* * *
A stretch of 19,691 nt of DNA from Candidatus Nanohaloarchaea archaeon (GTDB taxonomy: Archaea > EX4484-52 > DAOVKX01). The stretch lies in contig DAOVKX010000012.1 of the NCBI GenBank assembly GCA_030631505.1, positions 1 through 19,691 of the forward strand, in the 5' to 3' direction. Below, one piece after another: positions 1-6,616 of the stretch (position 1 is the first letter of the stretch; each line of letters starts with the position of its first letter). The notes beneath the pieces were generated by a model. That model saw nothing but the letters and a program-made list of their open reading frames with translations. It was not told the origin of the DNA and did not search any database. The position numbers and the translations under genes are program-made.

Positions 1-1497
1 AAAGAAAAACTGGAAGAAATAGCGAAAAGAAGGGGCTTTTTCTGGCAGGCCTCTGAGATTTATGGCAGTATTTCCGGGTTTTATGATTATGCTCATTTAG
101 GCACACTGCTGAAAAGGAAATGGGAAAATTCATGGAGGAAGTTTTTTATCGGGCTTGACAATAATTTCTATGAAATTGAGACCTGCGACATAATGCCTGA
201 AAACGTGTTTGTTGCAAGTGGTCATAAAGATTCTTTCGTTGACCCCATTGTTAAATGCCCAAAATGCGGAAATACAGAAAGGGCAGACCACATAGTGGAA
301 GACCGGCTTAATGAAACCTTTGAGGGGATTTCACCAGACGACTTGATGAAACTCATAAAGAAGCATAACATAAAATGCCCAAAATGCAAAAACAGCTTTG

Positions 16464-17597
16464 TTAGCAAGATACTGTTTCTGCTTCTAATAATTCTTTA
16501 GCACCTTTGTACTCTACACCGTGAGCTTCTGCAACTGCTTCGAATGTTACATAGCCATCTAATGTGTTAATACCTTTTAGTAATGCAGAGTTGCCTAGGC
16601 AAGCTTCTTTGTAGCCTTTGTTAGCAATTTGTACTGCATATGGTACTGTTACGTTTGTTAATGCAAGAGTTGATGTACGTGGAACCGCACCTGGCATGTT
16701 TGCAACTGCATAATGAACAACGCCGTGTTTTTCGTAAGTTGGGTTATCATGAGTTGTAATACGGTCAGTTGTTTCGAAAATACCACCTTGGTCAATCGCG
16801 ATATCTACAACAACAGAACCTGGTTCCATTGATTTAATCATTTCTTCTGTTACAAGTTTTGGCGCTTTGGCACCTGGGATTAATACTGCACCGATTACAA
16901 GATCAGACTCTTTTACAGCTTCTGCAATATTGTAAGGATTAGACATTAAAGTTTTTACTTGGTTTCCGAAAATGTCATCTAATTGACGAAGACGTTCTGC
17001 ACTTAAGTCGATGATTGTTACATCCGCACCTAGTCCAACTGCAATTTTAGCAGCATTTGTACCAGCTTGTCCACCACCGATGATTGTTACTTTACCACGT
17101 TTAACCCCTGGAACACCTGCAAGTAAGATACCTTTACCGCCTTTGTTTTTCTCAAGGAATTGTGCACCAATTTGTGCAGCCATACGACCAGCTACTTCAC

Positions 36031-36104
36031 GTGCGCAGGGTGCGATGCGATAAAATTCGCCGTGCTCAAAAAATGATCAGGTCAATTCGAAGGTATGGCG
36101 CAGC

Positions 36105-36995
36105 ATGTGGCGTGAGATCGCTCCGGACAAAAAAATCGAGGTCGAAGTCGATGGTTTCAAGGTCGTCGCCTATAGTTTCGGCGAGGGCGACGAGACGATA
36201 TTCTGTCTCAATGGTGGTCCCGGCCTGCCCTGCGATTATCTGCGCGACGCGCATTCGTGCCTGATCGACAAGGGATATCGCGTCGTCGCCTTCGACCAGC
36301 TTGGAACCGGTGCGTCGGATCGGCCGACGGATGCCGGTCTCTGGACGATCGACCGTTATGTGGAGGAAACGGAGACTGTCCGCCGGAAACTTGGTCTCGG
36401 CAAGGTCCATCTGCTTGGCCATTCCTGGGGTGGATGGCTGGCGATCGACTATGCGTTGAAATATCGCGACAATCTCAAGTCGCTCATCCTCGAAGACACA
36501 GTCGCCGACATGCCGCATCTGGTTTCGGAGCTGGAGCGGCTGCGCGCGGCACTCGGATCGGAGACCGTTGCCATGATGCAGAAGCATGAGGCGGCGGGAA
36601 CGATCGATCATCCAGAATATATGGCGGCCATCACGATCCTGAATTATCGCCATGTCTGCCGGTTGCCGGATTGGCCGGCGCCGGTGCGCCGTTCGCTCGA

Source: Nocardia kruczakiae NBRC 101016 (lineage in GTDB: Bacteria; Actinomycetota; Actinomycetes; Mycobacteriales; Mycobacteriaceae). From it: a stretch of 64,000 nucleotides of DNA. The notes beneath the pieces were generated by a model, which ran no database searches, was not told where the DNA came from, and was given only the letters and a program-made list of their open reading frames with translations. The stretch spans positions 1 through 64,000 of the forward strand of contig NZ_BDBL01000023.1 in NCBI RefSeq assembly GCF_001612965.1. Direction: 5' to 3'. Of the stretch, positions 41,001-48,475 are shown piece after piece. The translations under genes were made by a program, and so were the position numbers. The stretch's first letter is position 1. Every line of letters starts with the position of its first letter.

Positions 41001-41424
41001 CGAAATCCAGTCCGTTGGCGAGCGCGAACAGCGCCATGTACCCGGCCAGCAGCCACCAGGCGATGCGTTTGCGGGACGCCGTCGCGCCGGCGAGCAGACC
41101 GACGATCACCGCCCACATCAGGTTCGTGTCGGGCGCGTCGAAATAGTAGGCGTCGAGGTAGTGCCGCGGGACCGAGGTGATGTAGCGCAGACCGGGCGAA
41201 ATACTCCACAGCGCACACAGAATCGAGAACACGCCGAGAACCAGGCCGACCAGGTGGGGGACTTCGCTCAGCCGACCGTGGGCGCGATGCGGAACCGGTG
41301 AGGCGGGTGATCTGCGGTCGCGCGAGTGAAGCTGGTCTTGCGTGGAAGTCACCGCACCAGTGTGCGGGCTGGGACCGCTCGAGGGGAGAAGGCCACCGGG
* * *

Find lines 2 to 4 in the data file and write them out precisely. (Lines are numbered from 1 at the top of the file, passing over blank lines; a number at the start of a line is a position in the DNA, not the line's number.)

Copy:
Positions 1-1497
1 AAAGAAAAACTGGAAGAAATAGCGAAAAGAAGGGGCTTTTTCTGGCAGGCCTCTGAGATTTATGGCAGTATTTCCGGGTTTTATGATTATGCTCATTTAG
101 GCACACTGCTGAAAAGGAAATGGGAAAATTCATGGAGGAAGTTTTTTATCGGGCTTGACAATAATTTCTATGAAATTGAGACCTGCGACATAATGCCTGA